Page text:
Tadao Hayashi

Tadao Hayashi
Private First Class
442nd Regimental Combat Team
3rd Battalion, I Company

Tadao Hayashi, son of Shichibei and Kazuko (Ikeda) Hayashi, was born on February 20, 1924, in Salinas, California.  He had six siblings:  brothers Ruzu and Shuki; and sisters Masa, Michi, Yuki, and Osame.

Shichibei Henry Hayashi emigrated from Japan on the S.S. Manuka, which arrived in Honolulu on August 28, 1904.  Shichibei, however, continued on the voyage to Seattle, Washington.  He was born in Kokubu, Kagoshima Prefecture, Japan, and worked as a farmer.  Kazuko Ikeda was from Sakai Hyogo, Osaka Prefecture, and she arrived in 1907.  Shichibei and Kazu were married on December 8, 1915, in San Francisco, California.  Tadao’s father Shichibei was killed in a car accident on February 18, 1925.

In the 1930 Federal Census, the family was living on Patrick’s Ranch No. 3 on the State Highway in Gonzales Township, Monterey County.  His mother was a widow and employed as a cook for a truck farm.  His oldest brother, Ruzu, died of an illness the following year.  In 1940 Federal Census, they were living at 266 Coopers Road in Salinas.

Tadao, also called Tad, attended Chualar Grammar School and he and his brothers were in the Boy Scouts Troop 59 in Chualar.  He graduated in 1942 from Salinas Union High School (right – senior class photo), where he was on the varsity football team.  He was a member of the Japanese Presbyterian Church at 536 Lincoln Avenue.  He dreamed of becoming an architect.  However, when the War broke out, the family was sent to the Salinas Assembly Center in Salinas, California.

Tad registered for the draft on June 27, 1942, at Local Board No. 120, Salinas Assembly Center.  His address was Building 44-A, WCCA Salinas Assembly Center, and the WCCA (Wartime Civil Control Administration) was listed as his employer.  His point of contact was his mother, Kazu Hayashi, at the same address.  He was 5’8” tall and weighed 145 pounds.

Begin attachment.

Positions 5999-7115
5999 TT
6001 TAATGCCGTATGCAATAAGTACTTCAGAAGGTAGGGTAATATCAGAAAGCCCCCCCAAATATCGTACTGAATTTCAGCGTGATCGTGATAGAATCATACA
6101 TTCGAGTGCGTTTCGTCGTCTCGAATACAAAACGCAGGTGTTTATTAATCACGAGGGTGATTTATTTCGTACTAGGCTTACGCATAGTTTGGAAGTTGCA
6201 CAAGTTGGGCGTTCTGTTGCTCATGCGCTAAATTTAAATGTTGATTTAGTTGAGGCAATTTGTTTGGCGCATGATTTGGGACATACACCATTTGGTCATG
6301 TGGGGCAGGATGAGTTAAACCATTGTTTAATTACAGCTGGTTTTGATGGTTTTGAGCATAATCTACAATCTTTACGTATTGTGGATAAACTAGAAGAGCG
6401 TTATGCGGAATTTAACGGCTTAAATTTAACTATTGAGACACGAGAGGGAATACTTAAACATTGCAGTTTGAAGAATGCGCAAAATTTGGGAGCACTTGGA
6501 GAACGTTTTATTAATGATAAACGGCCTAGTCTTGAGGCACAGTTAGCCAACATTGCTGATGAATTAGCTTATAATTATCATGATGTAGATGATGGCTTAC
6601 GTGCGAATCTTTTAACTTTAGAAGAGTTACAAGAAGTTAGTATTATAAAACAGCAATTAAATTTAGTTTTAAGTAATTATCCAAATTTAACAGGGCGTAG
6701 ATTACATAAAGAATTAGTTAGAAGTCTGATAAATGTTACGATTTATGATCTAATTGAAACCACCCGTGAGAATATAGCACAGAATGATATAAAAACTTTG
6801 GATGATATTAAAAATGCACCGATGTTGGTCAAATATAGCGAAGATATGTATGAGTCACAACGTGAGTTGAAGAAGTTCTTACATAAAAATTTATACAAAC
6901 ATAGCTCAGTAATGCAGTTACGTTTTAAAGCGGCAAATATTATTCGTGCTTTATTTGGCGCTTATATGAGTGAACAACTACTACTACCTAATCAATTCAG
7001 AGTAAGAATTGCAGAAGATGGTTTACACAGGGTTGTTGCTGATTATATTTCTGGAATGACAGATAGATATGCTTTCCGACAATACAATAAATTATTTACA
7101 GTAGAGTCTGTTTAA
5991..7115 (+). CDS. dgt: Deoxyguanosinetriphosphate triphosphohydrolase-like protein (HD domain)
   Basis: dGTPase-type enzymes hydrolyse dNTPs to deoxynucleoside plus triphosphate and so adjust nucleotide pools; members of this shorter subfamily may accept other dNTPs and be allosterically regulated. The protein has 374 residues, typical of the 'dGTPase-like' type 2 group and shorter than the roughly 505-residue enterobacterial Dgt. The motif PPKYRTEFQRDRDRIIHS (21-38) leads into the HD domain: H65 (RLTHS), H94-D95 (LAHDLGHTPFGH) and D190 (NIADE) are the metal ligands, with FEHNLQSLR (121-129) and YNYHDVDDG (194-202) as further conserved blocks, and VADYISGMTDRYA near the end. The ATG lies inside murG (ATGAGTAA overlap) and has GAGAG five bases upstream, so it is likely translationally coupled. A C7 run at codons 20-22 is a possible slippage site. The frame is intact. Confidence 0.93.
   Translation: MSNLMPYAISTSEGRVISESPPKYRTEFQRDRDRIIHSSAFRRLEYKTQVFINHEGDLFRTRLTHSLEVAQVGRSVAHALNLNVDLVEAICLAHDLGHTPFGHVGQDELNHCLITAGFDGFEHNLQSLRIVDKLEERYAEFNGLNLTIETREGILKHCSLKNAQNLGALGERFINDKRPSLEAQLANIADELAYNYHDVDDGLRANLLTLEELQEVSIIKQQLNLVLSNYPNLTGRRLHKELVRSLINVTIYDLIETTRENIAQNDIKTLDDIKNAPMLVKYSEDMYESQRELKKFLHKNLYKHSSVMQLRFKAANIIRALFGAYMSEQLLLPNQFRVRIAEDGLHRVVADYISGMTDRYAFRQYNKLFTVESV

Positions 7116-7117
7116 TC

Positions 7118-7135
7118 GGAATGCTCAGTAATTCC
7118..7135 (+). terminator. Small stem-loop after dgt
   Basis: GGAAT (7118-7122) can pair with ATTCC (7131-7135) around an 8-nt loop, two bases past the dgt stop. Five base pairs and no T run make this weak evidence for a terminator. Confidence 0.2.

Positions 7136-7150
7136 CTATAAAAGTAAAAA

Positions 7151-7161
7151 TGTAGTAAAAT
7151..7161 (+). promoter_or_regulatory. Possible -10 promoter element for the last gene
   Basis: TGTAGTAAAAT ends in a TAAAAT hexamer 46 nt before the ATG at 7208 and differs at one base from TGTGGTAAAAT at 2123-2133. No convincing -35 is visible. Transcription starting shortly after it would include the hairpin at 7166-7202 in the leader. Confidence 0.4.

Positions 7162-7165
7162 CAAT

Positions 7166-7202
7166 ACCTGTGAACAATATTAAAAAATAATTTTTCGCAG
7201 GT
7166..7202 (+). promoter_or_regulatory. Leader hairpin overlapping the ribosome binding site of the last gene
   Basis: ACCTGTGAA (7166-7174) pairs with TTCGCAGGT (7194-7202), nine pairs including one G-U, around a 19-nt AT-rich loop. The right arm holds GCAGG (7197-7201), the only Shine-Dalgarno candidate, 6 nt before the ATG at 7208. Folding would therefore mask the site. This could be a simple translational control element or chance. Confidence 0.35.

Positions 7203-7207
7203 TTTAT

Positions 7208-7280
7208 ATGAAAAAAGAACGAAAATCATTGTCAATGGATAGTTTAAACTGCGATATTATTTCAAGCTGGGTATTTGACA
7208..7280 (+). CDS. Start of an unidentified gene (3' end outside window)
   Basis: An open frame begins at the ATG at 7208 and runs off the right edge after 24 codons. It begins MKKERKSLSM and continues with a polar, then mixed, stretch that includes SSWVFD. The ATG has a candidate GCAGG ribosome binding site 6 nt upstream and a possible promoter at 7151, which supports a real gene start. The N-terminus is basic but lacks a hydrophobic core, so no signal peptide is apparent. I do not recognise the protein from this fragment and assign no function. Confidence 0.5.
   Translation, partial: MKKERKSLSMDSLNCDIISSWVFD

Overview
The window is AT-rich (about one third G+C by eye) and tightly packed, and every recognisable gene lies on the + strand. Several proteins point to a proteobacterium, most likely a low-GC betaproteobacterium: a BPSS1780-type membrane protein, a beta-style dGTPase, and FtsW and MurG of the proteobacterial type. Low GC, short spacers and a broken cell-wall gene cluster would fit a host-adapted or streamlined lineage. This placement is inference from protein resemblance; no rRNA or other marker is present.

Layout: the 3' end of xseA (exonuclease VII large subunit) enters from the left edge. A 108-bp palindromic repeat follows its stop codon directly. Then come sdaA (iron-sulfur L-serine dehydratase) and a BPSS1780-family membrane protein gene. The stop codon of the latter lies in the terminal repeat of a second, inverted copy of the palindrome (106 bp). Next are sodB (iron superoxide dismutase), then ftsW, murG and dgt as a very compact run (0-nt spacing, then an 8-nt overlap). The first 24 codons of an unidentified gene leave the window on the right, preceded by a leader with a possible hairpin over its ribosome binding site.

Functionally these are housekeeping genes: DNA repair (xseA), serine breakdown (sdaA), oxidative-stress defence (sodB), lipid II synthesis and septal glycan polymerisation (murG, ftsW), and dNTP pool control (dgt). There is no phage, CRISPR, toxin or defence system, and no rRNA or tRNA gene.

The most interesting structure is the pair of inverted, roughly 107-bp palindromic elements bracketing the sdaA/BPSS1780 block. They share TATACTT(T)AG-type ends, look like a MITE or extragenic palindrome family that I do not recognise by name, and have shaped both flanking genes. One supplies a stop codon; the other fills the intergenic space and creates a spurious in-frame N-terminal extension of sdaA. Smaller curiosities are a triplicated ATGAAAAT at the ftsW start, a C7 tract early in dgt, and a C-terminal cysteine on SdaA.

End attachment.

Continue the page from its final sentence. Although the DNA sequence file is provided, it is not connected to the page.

On July 5, 1942, the family was incarcerated in the Colorado River WRA Relocation Camp (also called Poston) in Yuma County, Arizona.  The Camp was so large that it was divided into three sections – the Hayashi family lived in Poston II.  By virtue of Tad and his older brother Shuki volunteering for the proposed Nisei combat team from Poston II in February 1943, the family was one of the first allowed to leave the Camp.  Shuki and Tadao were released to Fort Douglas, Utah, on June 25, 1943.  Their mother and sisters were released on various dates between May and September 1943.

Tadao Hayashi enlisted in the U.S. Army on June 28, 1943, at Fort Douglas, near Salt Lake City, Utah.  His residence was listed as Yuma, Arizona, and his civilian occupation as “Semiskilled painter, construction and maintenance.”

He was then sent to Camp Shelby, Mississippi, to join the 442nd Regimental Combat Team that was in basic training.  He was assigned to 3rd Battalion, I Company, 2nd Platoon, 1st Squad, as a BAR (Browning Automatic Rifle) infantryman.  While at Camp Shelby, he acquired the nickname “Beanie.”  According to his buddy, S/Sgt. Masashi Kobashigawa, “Champ” Kawasaki said that Hayashi looked like a haole with his long legs.  That’s how we began calling him Beanie, ‘cause the haoles were called “Beans” at the camp.

Hayashi shipped out to Italy with the regiment from Newport News, Virginia, on May 2, 1944.  After entering combat on June 26 near Suvereto, he fought in the Rome-Arno Campaign.  The 442nd left Italy on September 27 for France, where they fought in the Rhineland Campaign-Vosges and Rhineland Campaign-Maritime Alps.  He was wounded in the Vosges, but recovered and rejoined his company.  In April, the 442nd returned to Italy for participation in the Po Valley Campaign.

In early April 1945, Hayashi was admitted to the field hospital with a sprained ankle – but, again, he returned to duty after a short convalescence.

The last German defense in Italy was Mount Nebbione.  The 442nd’s final drive against the Germans began on April 19 and lasted until April 23, when the 3rd Battalion finally took Mount Nebbione and Mount Carbolo.

The night of April 23, Lt. Kubota and I Company were in the village of Tendola.  They met up with another unit of the 442nd, who were departing soldiers, and were told that Tendola was calm after two days of furious combat – that the Germans seemed to have withdrawn.  Lt. Kubota assessed the situation and decided on a reconnaissance patrol north of the village.  He and Pfc. Hayashi set out on the patrol.  As they reached the foot of a hill at the end of the village, Kubota wanted to advance alone, but Beanie insisted on going with him.  Kubota reluctantly agreed and the two moved on together, keeping a few yards from one another for safety.  Suddenly a shot pierced the air and Hayashi fell to the ground.  Kubota immediately sheltered himself and loudly called out Beanie’s name.  His training stopped him from rushing to Beanie’s aid as the enemy was likely waiting to shoot again.  Beanie did not answer Kubota’s repeated calls, indicating that he was seriously injured or dead.